Culinary tourism is on the rise everywhere, and Ontario is definitely in on the game. Traveling to eat has turned Prince Edward County (PEC, or the County) into a favored escape for Torontonians seeking great wine, top food, and rustic country charms. 

The County has long been a bastion of good drink. In the late 18th century, Prince Edward County became a wealthy region rich in barley. As demand for beer grew across North America, so did the County’s barley-baron mansions. Today, a handful of these beauties have been transformed into luxury inns. For most of the past century, however, PEC was a quiet, sometimes poor, agricultural area with just one small town, the struggling Picton. It still has one main town, but Picton is now thriving. And a number of smaller towns and villages, such as Bloomfield, Wellington, Milford, and Waupoos, have distinguished themselves with food-related attractions such as a craft brewery, a stellar ice-cream shop, and a unique cheese dairy.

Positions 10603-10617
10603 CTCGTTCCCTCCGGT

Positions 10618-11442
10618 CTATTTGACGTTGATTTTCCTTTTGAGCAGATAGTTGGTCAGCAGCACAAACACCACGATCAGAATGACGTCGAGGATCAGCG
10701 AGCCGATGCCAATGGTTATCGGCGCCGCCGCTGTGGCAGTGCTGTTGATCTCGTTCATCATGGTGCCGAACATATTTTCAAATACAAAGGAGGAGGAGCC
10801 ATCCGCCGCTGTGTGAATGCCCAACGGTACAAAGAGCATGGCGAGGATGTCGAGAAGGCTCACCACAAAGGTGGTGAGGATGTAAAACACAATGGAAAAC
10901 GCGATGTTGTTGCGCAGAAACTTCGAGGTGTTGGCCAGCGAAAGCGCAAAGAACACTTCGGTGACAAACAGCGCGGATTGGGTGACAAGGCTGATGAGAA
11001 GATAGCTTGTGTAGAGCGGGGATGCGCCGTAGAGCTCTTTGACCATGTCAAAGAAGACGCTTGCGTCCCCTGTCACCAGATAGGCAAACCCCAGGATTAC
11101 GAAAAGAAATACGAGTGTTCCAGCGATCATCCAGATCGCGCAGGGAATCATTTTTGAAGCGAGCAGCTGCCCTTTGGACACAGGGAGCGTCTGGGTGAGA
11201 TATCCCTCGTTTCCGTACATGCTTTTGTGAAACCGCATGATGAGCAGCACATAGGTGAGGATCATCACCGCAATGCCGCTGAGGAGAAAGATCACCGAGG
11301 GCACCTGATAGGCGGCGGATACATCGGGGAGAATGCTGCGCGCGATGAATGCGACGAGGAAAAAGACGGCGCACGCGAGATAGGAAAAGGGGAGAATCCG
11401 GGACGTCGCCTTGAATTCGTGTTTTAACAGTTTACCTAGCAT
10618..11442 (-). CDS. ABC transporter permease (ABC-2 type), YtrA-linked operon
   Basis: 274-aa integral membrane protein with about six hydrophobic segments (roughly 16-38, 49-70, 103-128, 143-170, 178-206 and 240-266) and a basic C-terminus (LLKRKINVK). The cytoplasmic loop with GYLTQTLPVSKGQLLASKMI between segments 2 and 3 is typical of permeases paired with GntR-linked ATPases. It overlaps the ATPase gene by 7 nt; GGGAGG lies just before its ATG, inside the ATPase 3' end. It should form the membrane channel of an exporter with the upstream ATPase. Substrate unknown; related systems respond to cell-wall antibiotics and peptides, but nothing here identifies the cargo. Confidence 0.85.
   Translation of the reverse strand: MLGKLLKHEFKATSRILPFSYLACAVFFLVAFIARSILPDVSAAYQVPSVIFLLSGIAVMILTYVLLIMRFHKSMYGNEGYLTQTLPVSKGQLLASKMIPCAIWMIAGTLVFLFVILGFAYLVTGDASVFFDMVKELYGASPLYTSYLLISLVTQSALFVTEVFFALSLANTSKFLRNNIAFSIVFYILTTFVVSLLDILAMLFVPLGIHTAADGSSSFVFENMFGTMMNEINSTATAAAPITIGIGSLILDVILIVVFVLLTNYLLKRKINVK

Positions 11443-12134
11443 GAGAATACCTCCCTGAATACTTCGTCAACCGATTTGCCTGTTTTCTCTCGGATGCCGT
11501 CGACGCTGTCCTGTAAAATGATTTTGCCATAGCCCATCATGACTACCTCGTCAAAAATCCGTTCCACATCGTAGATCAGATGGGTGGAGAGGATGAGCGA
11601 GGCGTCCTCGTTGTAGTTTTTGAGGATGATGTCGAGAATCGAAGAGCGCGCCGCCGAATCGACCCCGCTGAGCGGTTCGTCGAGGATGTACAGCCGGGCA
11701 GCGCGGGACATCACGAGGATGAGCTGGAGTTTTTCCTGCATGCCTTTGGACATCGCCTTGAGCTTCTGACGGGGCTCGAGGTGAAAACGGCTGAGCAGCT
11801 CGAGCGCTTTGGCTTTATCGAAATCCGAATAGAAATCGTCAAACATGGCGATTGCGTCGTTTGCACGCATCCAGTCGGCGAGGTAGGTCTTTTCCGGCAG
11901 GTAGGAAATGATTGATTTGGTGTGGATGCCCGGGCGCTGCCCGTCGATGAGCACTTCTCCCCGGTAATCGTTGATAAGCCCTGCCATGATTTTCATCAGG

A couple of decades ago, a back-to-the-land movement started attracting painters, artisans, glass blowers, and organic-minded farmers. Aspiring vintners came next, then chefs, bakers, even gourmet-hot-dog makers. Now, the place is a hot culinary spot, especially for Torontonians. Given the pristine sand dunes, inland lakes, Sandbanks Provincial Park, and a mysterious lake that sits perched 62m (203 ft.) above Lake Ontario, the County is worth a day trip or two to take in the sights and treat the other senses.

Keep in mind that this area is best explored in the warm months, from spring through fall. A number of shops, galleries, and restaurants close, or seriously cut back hours, during the winter months.